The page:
Apple Inc. (NASDAQ:AAPL) started paying a settlement worth $450 million this week due to being accused of conspiring with other major publishers to raise the price of e-books in 2012. According to a release by law firm Hagens Berman, the payouts became effective on June 21st.
Apple was accused of conspiring in a price fixing scheme with five major publishers: Hachette Book Group, HarperCollins Publishers, Macmillan (Holtzbrinck Publishers), Penguin Group and Simon & Schuster in 2012. The plaintiffs’ attorney alleged that Apple and the publishers pushed the cost on some e-books to $12.99 or $14.99 from $9.99 charged by Amazon in pricing fixing scheme, and according to Hagens Berman, the specific numbers are examples to help understand the influence of the conspiracy, which prevented other book sellers to compete on the price, raising the e-book prices consumers have to pay.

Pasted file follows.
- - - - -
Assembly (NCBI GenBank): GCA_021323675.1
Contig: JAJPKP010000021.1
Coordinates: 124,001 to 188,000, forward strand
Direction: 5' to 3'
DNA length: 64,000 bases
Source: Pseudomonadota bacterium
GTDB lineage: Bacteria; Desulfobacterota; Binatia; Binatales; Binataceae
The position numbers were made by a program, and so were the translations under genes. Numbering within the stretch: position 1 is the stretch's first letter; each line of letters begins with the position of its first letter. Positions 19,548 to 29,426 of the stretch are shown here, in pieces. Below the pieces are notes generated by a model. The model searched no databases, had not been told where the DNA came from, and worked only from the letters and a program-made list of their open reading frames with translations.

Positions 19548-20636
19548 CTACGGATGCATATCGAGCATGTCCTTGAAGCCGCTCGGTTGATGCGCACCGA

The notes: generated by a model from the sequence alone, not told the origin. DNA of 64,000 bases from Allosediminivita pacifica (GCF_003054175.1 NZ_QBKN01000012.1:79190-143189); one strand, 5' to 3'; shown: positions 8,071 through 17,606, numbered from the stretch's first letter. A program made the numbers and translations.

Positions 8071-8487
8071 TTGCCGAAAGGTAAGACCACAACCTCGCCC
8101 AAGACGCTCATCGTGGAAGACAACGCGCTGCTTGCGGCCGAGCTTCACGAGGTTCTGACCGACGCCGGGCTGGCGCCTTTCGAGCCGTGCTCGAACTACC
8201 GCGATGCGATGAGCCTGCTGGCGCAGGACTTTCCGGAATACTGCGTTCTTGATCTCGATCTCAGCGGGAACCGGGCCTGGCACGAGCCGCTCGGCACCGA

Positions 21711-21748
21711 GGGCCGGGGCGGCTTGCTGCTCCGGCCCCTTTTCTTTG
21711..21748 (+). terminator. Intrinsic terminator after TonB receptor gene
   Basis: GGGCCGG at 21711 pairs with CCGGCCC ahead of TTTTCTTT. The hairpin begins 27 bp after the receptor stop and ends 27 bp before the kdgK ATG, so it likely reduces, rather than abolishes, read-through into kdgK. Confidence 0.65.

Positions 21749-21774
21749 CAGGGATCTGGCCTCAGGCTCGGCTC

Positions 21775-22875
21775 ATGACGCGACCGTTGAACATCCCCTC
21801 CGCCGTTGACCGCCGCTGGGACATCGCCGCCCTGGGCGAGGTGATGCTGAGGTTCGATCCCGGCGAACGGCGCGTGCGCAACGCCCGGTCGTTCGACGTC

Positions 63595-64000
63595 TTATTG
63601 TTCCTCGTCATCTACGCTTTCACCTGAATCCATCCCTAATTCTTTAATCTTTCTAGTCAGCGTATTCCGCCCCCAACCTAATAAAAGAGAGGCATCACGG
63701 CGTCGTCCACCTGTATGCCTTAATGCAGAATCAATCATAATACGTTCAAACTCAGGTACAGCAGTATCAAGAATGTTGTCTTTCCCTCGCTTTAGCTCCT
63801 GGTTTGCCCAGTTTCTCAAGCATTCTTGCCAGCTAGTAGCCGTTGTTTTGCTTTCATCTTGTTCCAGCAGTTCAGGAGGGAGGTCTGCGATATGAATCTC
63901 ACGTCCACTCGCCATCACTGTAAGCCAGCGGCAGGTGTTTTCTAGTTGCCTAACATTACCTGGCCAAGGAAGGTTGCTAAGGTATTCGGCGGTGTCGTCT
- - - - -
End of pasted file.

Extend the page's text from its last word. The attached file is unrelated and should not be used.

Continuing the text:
About two years ago, Apple agreed to pay the settlement for $450 million, including $400 million for consumers and $50 million for legal and state fees ($20 million to the states and $30 million in legal fees). Super Court declined to hear Apple’s appeal on March this year, forcing it to settle with the plaintiffs for $450 million.
Hagens Berman claims e-book consumers will get either digital credits or checks mailed to them for twice their losses. E-books have been purchased between April 1, 2010 and May 21, 2012 and from the five major publishers above would be compensated. For each e-book that was a New York Times bestsellers, consumers will get $6.93 for every book; for every other book, consumers will receive $1.57.
Amazon.com, Inc. (NASDAQ:AMZN) has uploaded a dedicated page on its website about this settlement. The company also said that the amount has already added into the digital account of eligible consumers, and the credits, which will expire in June 24 next year, would appear as a gift card upon checkout.